About 7 years ago I lived in an urban part of Kansas City near Downtown. I moved with the dream of planting a church for the homeless and urban core dwellers. I spent half of my time each day talking with and helping homeless people find food, jobs, and rehabilitation. I spent the other half of each day studying theology and philosophy at a hyper liberal coffee shop where communism was “beautiful” and George W Bush was “Hitler reincarnate”. My time there was like a supplement for college in a sense. I would read and outline say Rene Descartes or Hegel, then spend a few hours debating their philosophies with the coffee shop aggregation. Business men, college professors, college students, vagrants, retired men with nothing to do, it was quite a collection of people, and quite the range of opinions.
Most often brought up was the subject of “social justice”. They would rant and rant about how nobody cared for the poor. Daily someone would bring up the poor as an accusation toward conservatives, the church or the wealthy. If someone pulled in front of the coffee shop in a nice car, especially an SUV, they were sure to be heckled. They would talk about the ethics of wealth and how it was unethical for someone to have an outstanding amount of money. Guys in suits would occasionally walk by and get cursed at. Ironically also, would be when homeless guys came around for money. They would get made fun of and told to find a job. I would sit stunned day after day. These guys would daily sit at the coffee shop and complain about the wealthy and the plight of the poor while shunning the very people I loved and spent most of my time serving. I would watch it happen day after day in awe. It was sad.
Looking back on this time what pains me is not how they acted toward the poor in reality versus what they intended on doing. What pains me is I see myself doing the same. I may have served the homeless back then. But there were plenty of other areas where I thought people should do something and I never did. The truth is most of us are hypocrites in that regard.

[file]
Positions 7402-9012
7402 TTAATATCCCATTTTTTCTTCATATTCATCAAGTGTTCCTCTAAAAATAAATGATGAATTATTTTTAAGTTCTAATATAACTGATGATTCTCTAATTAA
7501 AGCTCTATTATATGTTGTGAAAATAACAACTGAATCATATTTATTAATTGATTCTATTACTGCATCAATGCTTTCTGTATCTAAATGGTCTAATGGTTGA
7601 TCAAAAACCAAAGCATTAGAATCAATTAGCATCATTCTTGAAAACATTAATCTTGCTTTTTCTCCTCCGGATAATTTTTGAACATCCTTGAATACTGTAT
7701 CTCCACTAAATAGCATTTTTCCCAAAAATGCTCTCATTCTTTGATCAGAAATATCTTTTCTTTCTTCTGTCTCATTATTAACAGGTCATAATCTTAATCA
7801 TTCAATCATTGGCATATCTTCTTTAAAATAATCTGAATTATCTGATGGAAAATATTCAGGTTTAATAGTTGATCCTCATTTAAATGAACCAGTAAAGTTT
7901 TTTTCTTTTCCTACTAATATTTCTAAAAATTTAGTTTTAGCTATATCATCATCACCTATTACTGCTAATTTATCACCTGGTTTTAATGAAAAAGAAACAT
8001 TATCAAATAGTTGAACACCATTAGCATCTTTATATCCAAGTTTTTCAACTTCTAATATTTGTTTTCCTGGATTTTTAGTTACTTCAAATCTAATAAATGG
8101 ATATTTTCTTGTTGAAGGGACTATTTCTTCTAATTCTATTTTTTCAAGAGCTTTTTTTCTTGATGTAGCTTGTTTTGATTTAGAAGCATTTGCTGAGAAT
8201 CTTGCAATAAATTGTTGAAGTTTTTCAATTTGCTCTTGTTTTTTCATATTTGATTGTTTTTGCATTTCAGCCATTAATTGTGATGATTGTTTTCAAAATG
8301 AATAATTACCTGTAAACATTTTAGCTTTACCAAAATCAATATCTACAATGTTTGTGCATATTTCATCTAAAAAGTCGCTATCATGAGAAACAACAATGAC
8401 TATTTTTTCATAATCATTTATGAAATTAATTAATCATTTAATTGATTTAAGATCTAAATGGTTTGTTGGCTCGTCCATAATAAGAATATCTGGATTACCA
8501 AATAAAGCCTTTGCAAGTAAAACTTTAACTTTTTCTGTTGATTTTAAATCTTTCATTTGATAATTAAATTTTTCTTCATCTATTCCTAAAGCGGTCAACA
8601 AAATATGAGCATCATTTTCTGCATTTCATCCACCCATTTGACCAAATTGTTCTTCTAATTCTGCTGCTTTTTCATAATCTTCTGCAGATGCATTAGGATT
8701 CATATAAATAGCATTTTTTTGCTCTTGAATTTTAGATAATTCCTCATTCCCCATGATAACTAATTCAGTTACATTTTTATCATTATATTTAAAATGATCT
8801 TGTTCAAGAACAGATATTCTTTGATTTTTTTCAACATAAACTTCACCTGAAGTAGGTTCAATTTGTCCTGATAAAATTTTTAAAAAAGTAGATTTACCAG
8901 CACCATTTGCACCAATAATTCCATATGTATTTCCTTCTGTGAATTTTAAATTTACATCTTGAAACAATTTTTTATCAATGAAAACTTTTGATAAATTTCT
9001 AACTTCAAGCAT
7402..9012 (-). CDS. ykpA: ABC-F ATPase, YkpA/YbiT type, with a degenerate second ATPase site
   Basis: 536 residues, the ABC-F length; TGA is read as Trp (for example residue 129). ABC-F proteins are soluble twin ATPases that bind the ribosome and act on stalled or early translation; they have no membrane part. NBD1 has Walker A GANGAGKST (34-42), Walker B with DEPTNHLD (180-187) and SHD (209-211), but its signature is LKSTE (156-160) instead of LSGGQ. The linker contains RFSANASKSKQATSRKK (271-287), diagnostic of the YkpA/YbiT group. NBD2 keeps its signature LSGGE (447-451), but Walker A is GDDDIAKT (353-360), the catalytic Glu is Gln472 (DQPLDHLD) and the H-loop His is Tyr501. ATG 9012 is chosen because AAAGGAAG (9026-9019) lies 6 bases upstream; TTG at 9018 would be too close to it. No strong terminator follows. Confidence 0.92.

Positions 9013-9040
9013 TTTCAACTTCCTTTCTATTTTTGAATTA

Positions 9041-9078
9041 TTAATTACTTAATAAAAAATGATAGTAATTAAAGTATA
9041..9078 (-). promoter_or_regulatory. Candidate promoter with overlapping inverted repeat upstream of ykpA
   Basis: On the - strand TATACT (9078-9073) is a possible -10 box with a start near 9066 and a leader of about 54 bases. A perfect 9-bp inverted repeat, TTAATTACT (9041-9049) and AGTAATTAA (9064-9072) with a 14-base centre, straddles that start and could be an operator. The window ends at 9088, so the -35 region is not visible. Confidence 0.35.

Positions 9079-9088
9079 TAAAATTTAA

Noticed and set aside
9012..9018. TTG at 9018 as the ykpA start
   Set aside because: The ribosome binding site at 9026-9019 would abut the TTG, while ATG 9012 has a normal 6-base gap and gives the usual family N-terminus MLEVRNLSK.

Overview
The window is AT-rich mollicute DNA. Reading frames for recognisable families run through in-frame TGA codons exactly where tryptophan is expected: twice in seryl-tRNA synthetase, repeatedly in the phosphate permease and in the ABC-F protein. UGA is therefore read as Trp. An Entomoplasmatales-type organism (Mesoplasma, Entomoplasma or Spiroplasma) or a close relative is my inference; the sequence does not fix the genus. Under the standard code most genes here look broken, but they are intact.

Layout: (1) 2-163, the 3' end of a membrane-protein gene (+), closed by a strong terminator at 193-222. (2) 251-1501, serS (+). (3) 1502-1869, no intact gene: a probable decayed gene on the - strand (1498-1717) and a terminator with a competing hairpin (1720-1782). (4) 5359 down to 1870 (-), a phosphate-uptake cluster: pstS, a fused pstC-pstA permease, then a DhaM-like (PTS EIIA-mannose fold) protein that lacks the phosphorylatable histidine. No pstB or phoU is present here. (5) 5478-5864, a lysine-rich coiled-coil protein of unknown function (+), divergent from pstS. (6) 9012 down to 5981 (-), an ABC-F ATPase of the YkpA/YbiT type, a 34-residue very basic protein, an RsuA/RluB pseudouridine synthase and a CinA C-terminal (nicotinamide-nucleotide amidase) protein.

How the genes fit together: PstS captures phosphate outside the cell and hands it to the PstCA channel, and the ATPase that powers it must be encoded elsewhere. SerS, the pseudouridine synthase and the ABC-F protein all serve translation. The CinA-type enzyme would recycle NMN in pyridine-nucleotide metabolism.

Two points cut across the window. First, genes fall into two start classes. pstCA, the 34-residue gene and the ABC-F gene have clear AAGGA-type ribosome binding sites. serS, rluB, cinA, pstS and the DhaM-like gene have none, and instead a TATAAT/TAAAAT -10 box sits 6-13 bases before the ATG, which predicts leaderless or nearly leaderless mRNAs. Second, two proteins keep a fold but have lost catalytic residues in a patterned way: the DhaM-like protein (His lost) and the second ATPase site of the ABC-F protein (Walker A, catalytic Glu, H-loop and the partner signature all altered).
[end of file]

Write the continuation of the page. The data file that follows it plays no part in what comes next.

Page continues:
It’s easy to get riled up for a cause. Easy to have an opinion about how life should be. It’s something else entirely to act. So often we define ourselves by our intentions, not wanting to look at our actions. As Americans living in relatively easy circumstances in comparison to the rest of the world it’s easy to have opinions about government, social justice, racial tention, human rights, etc. It’s another thing to put our hand to the plow and do something about them. Think the poor are being treated unjustly and that the rich should distribute their wealth? What have you done with what you have? Mad about the foster care system, and how horrible orphans are treated? Well you have a spare bedroom right? Think our nations economy is collapsing and you are worried about your job security? You have real government through prayer and you still have knees to pray on right?
As much as it depends on me I’m done talking. I’m done having ideas. I’m done with chintzy giving. I’m done with lazy serving. I’m done with defining myself based on my intentions. It’s time to do. There is only one way to be successful in our doing: Christ.
It’s time to finally and completely surrender our hearts to the one we say we love. It’s time to get on our knees, get in His word, and get His heart for the people around us. The only way you or I are going to actually care about the poor is if we begin to be transformed into the likeness of the one who created those who are plighted with poverty. It’s sounds like an oxy moron: We need to do, therefore pray. But not doing so would be like a fifteen year old watching a war on TV and saying “i want to fight” then running out to a battlefield with no training, weapons or armor. It’s been said that “you can’t be so heavenly minded that you’re no earthly good.” I would challenge that saying and say the Bible says, “You Have to be heavenly minded to be ANY earthly good.” (Col.3) We pray so that our doing is sustained. We pray so that our hearts are energized with the thoughts and affections of our creator for us. We pray because humans are the objects of his affections and genius. If we think for a second we care about them more than He does we are delusional. It’s time we believed that when we pray God responds. It’s time we had faith to pray so that we can act.
My continued service to the poor has only ever been sustained and energized because of prayer. When I’m helping someone come off of alcohol and sit with them through the shakes for the 4th time, and a week later they fall off the wagon again it’s hard not to want to give up. It’s hard when you are loving homeless people who beat each other up, commit crimes and get sent to prison, or killed despite your best efforts. If we want to help them we must start on our knees. Only there will we gain the heart to love them properly, and the courage not to quit.
It’s time to act, pray therefore.